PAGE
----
Secondly, how can anyone be sure that patients assigned to the intercessory prayer group will not experience harmful side effects? When researchers argue that intercessory prayer, unlike other experimental drugs, should not be expected to have any deleterious side effects, they are making some controversial and undefended theological assumptions—assumptions that also seem to conflict with the view on correlation before causation (described later). Perhaps God frowns on attempts to study prayer scientifically, and so (to teach presumptuous clinical researchers a lesson) causes people being prayed for to experience health problems worse than before. Outside the research context, intercessory prayer has never been known to have harmful side effects. For all anyone knows, the harmful side effects will occur only in the research context. And as remote intercessory prayer has not, until recently, been studied scientifically, I wonder how anyone can be so sure that such prayer has not had bad effects on health all along. Unless they can somehow rule out these possibilities (and they cannot, at least not without empirical investigation), researchers must admit that patients assigned to the intercessory prayer groups may be subjected to extra health risks. And it is morally objectionable for doctors to subject patients to additional health risks, for research purposes, without their informed consent.

It is worth asking why Harris and colleagues believed it was so important to proceed without the patients’ informed consent. They were worried about a particular feature of the design of an earlier study by Byrd. In that study, researchers had sought the informed consent of patients and 12.7% of patients declined to participate.1 The worry was that the patients who did participate in the study therefore constituted a self-selected group of people who were “prayer receptive”. If (as seems plausible, from a certain religious perspective) the efficacy of the prayer depends in any way on the receptivity of the patients—for example, if religious believers benefit from intercessory prayer whereas sceptics do not; or if Christians benefit whereas non-Christians do not—then this selection process can influence the results of the study. The researchers worried that volunteer subjects could bias their results. This problem with volunteer subjects is not, however, unique to prayer studies, and has been discussed in other contexts.14–16 Proceeding without the patients’ informed consent is a morally questionable solution to this methodological problem. Unfortunately, the other more recent studies in which researchers have obtained the patients’ informed consent have not dealt with this methodological problem at all. A first step, perhaps, would be to survey patients who opt out of such studies to find out why they choose to not participate.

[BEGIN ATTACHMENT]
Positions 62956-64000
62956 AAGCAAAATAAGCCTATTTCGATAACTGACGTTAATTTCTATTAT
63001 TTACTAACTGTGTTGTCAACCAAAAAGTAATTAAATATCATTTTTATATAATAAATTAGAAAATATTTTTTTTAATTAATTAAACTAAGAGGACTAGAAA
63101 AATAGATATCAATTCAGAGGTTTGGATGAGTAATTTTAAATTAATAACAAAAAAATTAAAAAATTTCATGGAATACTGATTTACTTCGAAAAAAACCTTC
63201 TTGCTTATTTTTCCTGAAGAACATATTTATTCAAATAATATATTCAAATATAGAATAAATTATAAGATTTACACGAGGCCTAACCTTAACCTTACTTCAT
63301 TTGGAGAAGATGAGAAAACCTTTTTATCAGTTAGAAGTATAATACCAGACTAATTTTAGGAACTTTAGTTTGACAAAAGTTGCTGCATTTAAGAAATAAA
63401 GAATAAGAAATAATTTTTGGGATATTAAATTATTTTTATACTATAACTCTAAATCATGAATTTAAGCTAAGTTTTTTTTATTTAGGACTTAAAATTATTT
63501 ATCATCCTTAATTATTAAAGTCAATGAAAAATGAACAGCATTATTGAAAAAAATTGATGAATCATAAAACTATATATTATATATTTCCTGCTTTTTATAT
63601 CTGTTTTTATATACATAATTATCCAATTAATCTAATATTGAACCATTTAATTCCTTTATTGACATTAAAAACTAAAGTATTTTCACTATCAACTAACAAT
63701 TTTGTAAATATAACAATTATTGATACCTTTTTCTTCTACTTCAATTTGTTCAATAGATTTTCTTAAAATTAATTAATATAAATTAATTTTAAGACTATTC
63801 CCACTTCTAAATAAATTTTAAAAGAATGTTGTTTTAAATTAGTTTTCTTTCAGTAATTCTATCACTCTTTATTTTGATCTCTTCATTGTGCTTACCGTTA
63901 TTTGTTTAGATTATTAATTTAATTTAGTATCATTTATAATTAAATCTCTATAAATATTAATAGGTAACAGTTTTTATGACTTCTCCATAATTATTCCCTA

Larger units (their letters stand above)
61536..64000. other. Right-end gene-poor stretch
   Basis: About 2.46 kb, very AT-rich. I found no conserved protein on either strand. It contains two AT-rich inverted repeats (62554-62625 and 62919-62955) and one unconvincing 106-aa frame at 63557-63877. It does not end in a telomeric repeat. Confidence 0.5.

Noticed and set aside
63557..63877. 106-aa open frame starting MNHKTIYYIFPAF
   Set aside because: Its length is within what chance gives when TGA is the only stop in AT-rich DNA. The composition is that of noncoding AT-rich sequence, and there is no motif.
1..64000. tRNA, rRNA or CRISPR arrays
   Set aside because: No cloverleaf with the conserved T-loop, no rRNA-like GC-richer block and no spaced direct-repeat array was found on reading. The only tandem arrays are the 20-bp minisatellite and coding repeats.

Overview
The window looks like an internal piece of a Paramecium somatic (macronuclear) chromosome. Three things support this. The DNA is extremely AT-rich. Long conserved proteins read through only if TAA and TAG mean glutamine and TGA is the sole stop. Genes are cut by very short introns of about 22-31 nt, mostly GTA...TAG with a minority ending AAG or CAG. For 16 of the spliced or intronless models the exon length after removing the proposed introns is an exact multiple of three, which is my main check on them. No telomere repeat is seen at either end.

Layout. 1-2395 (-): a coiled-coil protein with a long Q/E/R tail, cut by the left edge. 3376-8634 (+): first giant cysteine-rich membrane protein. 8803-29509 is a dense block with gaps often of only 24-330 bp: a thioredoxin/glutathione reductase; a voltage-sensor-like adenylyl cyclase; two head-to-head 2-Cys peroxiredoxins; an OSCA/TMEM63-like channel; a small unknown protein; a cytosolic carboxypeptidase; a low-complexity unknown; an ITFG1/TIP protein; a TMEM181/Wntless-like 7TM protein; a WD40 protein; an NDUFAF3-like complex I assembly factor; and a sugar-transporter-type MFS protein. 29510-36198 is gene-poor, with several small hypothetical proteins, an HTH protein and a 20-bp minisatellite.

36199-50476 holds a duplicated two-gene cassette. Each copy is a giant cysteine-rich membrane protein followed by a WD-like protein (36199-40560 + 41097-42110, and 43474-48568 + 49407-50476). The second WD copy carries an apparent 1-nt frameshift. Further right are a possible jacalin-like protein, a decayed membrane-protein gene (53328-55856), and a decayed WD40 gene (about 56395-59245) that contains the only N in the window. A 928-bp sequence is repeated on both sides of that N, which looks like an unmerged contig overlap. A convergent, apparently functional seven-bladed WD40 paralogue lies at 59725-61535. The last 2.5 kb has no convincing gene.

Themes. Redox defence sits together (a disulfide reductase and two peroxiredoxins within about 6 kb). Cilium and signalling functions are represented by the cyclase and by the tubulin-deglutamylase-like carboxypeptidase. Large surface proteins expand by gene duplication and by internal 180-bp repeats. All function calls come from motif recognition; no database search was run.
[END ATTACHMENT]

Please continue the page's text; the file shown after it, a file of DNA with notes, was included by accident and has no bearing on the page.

Perhaps some of these ethical and methodological problems can be circumvented by studying the effects of intercessory prayer with animal models, such as household pets recovering from surgery at veterinary clinics. If anything, the possibility of using animal models makes the failure to obtain informed consent from human subjects seem all the more egregious. In fact, other alternative treatments have been tested on animal models.17


One methodological problem confronting all these studies is the problem of background prayer. Many patients in hospital are already being prayed for by friends, relatives and members of their own religious communities. We must also consider the fact that some people issue blanket prayers. For example, someone may offer a prayer for everyone in the world who has a certain type of cancer. The researchers who conducted these studies thought that by randomly assigning patients to intercessory prayer and control groups, they could filter out any effects of background prayer, the underlying assumption being that patients in both groups would receive about the same amount of background prayer. So what these studies really test is (at most) the hypothesis that a little extra prayer, provided by complete strangers, has a positive effect on medical outcomes. One strange thing about this is that the initial plausibility of the hypothesis seems to rest on the dubious assumption that God cares about quantity—that is, the more the people who pray for a particular result, the more likely it is that God will bring about that result.

Ideally, the best way to test the healing power of intercessory prayer would be to design a study in which some patients are not prayed for at all, whereas others receive the usual background prayer. But how could researchers ever guarantee that patients will not be prayed for at all? The only way to do this would be to make sure that no one (perhaps not even the patients themselves) knows about the patients’ illness. But the ethical problems associated with such a study design are pretty obvious.